Fifteen consecutive patients were screened from 46 patients suspected as IIH and were finally confirmed as isolated IJV stenosis. The stenotic IJV was corrected with stenting when the trans-stenotic mean pressure gradient (∆MPG) was equal to or higher than 5.44 cmH2 O. Dynamic magnetic resonance venography, computed tomographic venography and digital subtraction angiography of the IJV, ∆MPG, ICP, Headache Impact Test 6 and the Frisén papilledema grade score before and after stenting were compared.

All the stenotic IJVs were corrected by stenting. ∆MPG decreased and the abnormal collateral veins disappeared or shrank immediately. Headache, tinnitus, papilledema and ICP were significantly ameliorated at 14 ± 3 days of follow-up (all P < 0.01). At 12 ± 5.6 months of outpatient follow-up, headache disappeared in 14 out of 15 patients (93.3%), visual impairments were recovered in 10 of 12 patients (83.3%) and tinnitus resolved in 10 out of 11 patients (90.9%). In 12 out of 15 cases, the Frisén papilledema grade scores declined to 1 (0-2). The stented IJVs in all 15 patients kept to sufficient blood flows on computed tomographic venography follow-up without stenting-related adverse events.

Non-thrombotic IJV stenosis may be a potential etiology of IIH. Stenting seems to be a promising option to address the issue of intracranial hypertension from the etiological level, particularly after medical treatment failure 2).


Previous magnetic resonance imaging studies have shown abnormalities of the internal jugular veins in patients with thoracic outlet syndrome (TOS), but this finding has largely been ignored. We, thus, prospectively performed diagnostic brachiocephalic venograms in all patients with diagnosed neurogenic TOS from April 2008 to December 2011 (mean age, 42.6; r, 16-68; 77.8% women and 22.2% men). Stenosis of the left internal jugular vein, left subclavian vein, right internal jugular vein, and right subclavian vein were assessed, and significant stenoses of these vessels were seen in 63.49%, 65.08%, 60.32%, and 68.25% of patients, respectively. Internal jugular vein stenosis was not present in 23.81%, present unilaterally in 28.57%, and present bilaterally in 47.62% of patients. Subclavian vein stenosis was not present in 17.46%, present unilaterally in 28.57%, and present bilaterally in 53.97% of patients. Phi coefficients of correlation were 0.067 between left internal jugular vein and left subclavian vein stenoses, 0.061 between right internal jugular vein and right subclavian vein stenoses, and 0 between any internal jugular vein and any subclavian vein stenoses, indicating there is no correlation between jugular vein stenosis and subclavian vein stenosis in these patients. We conclude that right and left internal jugular vein stenosis is common in patients with neurogenic TOS symptoms. Treatment of internal jugular vein stenosis could potentially benefit these patients, and the implications of these findings warrant further study 3).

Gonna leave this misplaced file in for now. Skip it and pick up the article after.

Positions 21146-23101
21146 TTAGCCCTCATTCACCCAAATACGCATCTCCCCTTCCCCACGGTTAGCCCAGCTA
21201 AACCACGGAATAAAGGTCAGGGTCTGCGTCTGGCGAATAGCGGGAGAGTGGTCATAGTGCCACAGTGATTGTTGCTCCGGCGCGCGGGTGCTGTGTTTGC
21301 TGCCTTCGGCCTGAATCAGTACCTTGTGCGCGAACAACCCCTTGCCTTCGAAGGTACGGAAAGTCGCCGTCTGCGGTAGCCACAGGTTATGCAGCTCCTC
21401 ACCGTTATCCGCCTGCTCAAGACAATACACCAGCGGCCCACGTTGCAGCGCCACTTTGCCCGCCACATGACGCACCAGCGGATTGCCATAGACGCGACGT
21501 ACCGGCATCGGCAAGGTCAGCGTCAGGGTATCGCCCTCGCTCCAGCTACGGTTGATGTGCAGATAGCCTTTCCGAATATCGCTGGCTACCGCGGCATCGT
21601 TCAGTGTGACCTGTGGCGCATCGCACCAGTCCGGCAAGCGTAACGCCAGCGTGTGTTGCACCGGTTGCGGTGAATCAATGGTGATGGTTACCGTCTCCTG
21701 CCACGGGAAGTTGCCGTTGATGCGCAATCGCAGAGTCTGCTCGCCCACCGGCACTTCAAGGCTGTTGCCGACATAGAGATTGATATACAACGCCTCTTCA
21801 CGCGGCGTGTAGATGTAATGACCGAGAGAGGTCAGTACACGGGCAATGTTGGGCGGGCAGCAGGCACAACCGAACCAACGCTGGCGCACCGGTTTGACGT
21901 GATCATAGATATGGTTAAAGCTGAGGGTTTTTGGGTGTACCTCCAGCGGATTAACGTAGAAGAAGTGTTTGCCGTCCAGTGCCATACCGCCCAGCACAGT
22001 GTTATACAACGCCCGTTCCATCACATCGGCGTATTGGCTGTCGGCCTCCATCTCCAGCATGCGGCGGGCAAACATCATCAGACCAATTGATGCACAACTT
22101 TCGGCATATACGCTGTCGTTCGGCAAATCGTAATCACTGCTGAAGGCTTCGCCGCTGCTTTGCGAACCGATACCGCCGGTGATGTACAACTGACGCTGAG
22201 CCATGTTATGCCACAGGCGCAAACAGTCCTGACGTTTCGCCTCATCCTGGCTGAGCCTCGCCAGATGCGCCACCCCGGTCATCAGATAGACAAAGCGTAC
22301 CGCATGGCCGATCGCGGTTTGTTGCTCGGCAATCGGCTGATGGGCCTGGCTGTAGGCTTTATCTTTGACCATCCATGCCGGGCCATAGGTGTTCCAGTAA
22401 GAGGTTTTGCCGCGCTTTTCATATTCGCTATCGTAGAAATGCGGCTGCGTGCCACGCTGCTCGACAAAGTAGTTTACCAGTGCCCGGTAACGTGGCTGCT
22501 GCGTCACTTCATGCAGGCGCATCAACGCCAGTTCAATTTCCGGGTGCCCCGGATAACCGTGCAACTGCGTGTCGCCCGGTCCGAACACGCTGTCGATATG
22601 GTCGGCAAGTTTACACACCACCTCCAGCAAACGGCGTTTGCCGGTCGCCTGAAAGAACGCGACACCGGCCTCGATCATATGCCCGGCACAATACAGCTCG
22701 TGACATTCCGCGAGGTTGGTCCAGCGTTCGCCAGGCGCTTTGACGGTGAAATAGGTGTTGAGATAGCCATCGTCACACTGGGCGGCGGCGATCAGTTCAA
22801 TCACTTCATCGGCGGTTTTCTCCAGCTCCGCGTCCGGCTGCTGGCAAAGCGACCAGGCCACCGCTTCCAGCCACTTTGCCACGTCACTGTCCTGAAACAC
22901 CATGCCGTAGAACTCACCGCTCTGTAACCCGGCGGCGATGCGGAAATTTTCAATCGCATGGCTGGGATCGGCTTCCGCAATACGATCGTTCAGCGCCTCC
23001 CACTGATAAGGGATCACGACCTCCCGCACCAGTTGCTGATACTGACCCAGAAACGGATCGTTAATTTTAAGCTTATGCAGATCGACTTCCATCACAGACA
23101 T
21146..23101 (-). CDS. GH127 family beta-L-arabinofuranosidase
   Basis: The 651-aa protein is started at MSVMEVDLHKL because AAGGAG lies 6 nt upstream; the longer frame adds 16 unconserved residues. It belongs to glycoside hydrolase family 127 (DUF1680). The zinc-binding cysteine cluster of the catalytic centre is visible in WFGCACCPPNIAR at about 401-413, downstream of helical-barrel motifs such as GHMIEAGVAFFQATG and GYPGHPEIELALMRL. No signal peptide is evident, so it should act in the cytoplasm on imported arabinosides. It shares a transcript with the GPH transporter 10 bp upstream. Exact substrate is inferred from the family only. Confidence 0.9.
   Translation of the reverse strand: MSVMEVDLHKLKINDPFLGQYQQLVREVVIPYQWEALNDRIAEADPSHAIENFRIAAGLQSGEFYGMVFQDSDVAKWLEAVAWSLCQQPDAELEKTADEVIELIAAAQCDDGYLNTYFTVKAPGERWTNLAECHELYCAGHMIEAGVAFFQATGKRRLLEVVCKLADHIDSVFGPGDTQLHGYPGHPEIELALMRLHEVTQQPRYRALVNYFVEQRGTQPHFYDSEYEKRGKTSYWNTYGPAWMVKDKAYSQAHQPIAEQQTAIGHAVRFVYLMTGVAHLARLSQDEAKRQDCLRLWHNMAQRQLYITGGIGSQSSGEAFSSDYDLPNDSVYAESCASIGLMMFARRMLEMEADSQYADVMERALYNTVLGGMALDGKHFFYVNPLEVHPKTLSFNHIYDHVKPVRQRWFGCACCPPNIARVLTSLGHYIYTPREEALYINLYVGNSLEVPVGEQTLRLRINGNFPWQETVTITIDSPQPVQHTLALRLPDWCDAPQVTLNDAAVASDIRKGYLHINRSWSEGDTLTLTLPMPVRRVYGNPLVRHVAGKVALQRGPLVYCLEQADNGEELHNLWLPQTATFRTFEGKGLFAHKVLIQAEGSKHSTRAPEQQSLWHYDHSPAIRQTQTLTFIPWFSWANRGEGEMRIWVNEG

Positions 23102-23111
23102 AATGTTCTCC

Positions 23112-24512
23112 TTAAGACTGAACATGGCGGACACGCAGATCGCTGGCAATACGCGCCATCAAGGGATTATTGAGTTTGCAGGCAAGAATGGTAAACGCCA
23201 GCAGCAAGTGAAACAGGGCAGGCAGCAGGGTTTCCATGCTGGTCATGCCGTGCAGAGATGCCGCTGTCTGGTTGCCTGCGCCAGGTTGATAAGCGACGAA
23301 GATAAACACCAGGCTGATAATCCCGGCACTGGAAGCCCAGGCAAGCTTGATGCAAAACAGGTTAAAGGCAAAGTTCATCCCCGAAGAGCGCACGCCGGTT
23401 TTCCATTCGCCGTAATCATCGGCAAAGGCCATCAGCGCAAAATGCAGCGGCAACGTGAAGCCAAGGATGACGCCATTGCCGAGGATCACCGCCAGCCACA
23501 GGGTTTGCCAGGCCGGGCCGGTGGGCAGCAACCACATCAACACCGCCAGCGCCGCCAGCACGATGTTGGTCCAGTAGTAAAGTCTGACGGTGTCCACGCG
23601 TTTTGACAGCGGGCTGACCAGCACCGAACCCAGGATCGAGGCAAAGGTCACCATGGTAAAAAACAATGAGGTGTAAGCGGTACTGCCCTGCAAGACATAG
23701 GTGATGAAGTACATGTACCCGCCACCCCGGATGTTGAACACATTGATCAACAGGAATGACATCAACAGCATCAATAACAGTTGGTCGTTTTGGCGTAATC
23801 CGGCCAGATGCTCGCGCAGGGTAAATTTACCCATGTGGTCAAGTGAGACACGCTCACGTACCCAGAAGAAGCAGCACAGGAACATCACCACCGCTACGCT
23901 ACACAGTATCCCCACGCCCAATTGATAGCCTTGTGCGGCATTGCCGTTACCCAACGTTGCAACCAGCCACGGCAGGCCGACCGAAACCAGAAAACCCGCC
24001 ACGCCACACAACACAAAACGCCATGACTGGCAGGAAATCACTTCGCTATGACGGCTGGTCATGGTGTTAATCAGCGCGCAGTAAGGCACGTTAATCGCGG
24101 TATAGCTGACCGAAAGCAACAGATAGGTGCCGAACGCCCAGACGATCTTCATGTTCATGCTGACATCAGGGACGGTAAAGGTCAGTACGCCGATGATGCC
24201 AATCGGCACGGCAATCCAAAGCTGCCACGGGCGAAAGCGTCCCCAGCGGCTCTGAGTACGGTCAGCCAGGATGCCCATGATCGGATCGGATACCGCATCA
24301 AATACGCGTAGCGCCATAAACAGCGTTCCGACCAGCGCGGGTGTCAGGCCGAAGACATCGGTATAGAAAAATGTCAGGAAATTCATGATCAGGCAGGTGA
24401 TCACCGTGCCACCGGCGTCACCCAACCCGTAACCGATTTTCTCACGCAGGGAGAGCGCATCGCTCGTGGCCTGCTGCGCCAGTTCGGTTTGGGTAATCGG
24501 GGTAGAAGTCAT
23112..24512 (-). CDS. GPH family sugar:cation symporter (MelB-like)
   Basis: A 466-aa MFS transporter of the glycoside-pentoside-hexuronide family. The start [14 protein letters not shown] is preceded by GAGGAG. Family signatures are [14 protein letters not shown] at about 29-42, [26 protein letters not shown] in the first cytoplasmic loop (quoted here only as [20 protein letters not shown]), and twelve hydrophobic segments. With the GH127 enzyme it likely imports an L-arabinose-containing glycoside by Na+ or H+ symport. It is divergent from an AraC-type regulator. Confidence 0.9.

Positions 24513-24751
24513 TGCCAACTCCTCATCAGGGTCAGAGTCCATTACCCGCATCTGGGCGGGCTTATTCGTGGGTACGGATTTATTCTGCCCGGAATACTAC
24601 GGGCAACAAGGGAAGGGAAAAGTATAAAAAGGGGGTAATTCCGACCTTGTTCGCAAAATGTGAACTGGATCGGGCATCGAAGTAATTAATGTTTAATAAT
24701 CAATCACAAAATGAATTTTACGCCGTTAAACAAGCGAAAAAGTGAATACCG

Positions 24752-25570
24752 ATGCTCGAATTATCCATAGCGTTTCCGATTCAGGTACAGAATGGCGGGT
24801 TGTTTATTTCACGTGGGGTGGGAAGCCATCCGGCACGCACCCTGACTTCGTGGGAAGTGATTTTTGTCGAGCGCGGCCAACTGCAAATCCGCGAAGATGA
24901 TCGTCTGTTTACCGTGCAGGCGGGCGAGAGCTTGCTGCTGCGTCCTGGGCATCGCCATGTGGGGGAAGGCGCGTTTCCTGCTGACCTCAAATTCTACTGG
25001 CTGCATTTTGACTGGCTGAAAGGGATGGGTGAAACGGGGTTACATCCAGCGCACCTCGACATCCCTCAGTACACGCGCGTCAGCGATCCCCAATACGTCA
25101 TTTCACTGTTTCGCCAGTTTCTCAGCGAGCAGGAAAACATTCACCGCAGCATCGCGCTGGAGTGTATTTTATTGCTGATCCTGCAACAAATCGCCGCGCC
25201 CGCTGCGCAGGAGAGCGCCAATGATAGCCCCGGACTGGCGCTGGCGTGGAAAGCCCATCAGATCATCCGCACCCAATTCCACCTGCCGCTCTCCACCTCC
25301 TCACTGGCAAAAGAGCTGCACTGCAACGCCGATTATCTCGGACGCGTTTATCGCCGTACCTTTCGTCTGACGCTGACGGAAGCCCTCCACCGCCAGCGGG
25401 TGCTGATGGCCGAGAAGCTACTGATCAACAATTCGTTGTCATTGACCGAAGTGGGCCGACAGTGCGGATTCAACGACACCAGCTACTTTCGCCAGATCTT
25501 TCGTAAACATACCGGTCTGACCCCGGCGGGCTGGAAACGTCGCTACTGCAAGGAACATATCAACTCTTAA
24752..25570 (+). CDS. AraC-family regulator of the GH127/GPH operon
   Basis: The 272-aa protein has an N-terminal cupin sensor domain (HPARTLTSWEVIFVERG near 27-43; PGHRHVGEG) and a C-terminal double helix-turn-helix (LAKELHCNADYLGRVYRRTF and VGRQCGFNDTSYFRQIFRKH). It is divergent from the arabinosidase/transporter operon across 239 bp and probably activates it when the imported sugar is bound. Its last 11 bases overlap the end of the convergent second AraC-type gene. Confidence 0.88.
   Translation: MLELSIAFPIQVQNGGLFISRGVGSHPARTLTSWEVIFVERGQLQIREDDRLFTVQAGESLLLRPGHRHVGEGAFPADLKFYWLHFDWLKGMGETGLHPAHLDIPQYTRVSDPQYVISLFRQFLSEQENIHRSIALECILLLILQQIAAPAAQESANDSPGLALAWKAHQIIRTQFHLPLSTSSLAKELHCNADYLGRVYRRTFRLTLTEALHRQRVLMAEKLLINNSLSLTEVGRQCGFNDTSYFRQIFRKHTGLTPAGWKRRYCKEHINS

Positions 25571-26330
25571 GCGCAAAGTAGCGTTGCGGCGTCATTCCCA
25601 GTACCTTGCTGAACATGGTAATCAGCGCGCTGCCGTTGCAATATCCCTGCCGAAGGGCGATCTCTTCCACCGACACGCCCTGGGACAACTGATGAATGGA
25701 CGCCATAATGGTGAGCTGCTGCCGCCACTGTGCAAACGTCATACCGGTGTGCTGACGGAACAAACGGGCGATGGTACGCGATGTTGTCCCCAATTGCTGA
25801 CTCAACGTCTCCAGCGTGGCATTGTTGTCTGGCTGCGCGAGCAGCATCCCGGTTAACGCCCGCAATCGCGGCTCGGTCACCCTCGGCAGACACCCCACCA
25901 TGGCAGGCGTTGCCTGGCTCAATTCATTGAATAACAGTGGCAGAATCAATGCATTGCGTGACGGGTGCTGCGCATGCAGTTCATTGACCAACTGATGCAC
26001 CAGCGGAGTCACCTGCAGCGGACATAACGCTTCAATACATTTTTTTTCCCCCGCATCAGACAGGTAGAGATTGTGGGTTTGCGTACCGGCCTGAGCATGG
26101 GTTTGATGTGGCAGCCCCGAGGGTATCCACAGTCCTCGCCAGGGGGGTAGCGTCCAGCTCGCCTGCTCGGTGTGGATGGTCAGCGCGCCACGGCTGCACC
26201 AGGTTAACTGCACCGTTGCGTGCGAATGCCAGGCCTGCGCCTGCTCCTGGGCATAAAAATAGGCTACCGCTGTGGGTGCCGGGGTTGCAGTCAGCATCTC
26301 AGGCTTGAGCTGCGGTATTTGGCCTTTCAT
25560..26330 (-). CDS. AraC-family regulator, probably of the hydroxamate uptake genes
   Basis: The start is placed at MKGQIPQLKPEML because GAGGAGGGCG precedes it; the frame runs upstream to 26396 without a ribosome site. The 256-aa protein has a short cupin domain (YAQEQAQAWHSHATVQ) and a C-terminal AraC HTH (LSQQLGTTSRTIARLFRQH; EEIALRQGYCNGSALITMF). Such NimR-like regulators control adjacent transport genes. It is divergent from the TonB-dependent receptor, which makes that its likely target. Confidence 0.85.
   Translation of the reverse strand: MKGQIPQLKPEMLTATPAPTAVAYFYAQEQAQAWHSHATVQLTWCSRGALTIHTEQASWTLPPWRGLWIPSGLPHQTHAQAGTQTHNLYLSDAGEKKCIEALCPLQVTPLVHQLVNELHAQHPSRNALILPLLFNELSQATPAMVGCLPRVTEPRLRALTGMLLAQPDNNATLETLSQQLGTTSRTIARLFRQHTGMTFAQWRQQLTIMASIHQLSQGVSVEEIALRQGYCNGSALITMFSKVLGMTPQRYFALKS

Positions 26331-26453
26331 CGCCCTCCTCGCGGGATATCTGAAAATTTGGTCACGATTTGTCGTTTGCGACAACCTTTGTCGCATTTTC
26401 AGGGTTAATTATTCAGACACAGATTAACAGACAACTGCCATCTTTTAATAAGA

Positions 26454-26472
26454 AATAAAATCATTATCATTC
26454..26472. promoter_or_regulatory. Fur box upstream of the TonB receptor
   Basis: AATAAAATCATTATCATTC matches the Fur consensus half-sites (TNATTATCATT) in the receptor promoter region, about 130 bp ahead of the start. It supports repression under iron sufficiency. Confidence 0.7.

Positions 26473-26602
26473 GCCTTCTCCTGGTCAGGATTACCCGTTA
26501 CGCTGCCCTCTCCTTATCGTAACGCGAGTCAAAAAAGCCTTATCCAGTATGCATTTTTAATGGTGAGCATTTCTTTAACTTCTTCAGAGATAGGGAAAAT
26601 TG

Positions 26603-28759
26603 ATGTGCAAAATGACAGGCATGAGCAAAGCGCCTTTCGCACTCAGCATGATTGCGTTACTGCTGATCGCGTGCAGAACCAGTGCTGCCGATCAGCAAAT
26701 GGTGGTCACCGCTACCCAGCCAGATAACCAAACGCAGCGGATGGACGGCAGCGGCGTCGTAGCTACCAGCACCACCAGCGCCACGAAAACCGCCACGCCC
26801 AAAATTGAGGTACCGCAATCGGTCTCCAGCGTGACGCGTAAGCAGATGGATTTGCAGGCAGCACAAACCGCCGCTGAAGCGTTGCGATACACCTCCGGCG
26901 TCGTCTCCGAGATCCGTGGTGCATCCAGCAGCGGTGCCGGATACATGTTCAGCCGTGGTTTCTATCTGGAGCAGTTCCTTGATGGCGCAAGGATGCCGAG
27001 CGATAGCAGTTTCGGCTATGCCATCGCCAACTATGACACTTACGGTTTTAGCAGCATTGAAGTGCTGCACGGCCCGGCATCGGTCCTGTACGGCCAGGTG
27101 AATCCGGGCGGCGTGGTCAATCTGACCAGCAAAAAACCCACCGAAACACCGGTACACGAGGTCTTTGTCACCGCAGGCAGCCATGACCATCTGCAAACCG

Clinical trials

References

1)

Zhou D, Ding J, Asmaro K, Pan L, Ya J, Yang Q, Fan C, Ding Y, Ji X, Meng R. Clinical Characteristics and Neuroimaging Findings in Internal Jugular Venous Outflow Disturbance. Thromb Haemost. 2019 Jan 3. doi: 10.1055/s-0038-1676815. [Epub ahead of print] PubMed PMID: 30605919.
2)

Zhou D, Meng R, Zhang X, Guo L, Li S, Wu W, Duan J, Song H, Ding Y, Ji X. Intracranial hypertension induced by internal jugular vein stenosiscan be resolved by stenting. Eur J Neurol. 2018 Feb;25(2):365-e13. doi: 10.1111/ene.13512. Epub 2017 Dec 7. PubMed PMID: 29114973.
3)

Ahn SS, Miller TJ, Chen SW, Chen JF. Internal jugular vein stenosis is common in patients presenting with neurogenic thoracic outlet syndrome. Ann Vasc Surg. 2014 May;28(4):946-50. doi: 10.1016/j.avsg.2013.12.009. Epub 2014 Jan 21. PubMed PMID: 24462538.
× How can I help you?
WhatsApp WhatsApp us
%d bloggers like this: